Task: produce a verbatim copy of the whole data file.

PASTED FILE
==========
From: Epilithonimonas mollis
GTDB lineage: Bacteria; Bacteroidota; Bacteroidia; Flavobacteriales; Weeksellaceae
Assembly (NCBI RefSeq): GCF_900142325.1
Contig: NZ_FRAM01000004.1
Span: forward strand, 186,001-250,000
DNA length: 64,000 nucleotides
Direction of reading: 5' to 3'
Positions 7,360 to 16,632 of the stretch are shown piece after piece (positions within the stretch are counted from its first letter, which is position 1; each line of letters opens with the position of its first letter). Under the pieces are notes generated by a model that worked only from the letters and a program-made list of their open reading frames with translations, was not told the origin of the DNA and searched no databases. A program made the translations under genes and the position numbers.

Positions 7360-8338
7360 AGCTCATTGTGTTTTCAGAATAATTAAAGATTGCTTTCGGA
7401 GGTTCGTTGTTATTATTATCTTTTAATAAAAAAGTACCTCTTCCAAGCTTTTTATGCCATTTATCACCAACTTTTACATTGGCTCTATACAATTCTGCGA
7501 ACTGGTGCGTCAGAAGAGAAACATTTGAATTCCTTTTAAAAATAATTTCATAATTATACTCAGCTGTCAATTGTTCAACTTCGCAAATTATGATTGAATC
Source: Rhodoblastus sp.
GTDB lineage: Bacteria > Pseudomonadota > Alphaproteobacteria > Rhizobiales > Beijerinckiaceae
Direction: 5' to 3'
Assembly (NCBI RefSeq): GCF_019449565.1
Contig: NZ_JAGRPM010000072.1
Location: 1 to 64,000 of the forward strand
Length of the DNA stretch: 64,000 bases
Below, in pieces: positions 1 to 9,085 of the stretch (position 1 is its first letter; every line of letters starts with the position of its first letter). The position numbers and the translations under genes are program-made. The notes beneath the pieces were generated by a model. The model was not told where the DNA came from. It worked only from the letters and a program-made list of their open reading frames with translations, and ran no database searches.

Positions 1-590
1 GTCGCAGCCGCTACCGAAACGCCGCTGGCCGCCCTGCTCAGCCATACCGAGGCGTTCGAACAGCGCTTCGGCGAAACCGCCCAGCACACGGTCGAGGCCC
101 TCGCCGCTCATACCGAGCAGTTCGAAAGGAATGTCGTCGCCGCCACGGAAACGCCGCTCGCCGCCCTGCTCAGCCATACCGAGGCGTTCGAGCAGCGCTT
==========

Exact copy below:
From: Epilithonimonas mollis
GTDB lineage: Bacteria; Bacteroidota; Bacteroidia; Flavobacteriales; Weeksellaceae
Assembly (NCBI RefSeq): GCF_900142325.1
Contig: NZ_FRAM01000004.1
Span: forward strand, 186,001-250,000
DNA length: 64,000 nucleotides
Direction of reading: 5' to 3'
Positions 7,360 to 16,632 of the stretch are shown piece after piece (positions within the stretch are counted from its first letter, which is position 1; each line of letters opens with the position of its first letter). Under the pieces are notes generated by a model that worked only from the letters and a program-made list of their open reading frames with translations, was not told the origin of the DNA and searched no databases. A program made the translations under genes and the position numbers.

Positions 7360-8338
7360 AGCTCATTGTGTTTTCAGAATAATTAAAGATTGCTTTCGGA
7401 GGTTCGTTGTTATTATTATCTTTTAATAAAAAAGTACCTCTTCCAAGCTTTTTATGCCATTTATCACCAACTTTTACATTGGCTCTATACAATTCTGCGA
7501 ACTGGTGCGTCAGAAGAGAAACATTTGAATTCCTTTTAAAAATAATTTCATAATTATACTCAGCTGTCAATTGTTCAACTTCGCAAATTATGATTGAATC
Source: Rhodoblastus sp.
GTDB lineage: Bacteria > Pseudomonadota > Alphaproteobacteria > Rhizobiales > Beijerinckiaceae
Direction: 5' to 3'
Assembly (NCBI RefSeq): GCF_019449565.1
Contig: NZ_JAGRPM010000072.1
Location: 1 to 64,000 of the forward strand
Length of the DNA stretch: 64,000 bases
Below, in pieces: positions 1 to 9,085 of the stretch (position 1 is its first letter; every line of letters starts with the position of its first letter). The position numbers and the translations under genes are program-made. The notes beneath the pieces were generated by a model. The model was not told where the DNA came from. It worked only from the letters and a program-made list of their open reading frames with translations, and ran no database searches.

Positions 1-590
1 GTCGCAGCCGCTACCGAAACGCCGCTGGCCGCCCTGCTCAGCCATACCGAGGCGTTCGAACAGCGCTTCGGCGAAACCGCCCAGCACACGGTCGAGGCCC
101 TCGCCGCTCATACCGAGCAGTTCGAAAGGAATGTCGTCGCCGCCACGGAAACGCCGCTCGCCGCCCTGCTCAGCCATACCGAGGCGTTCGAGCAGCGCTT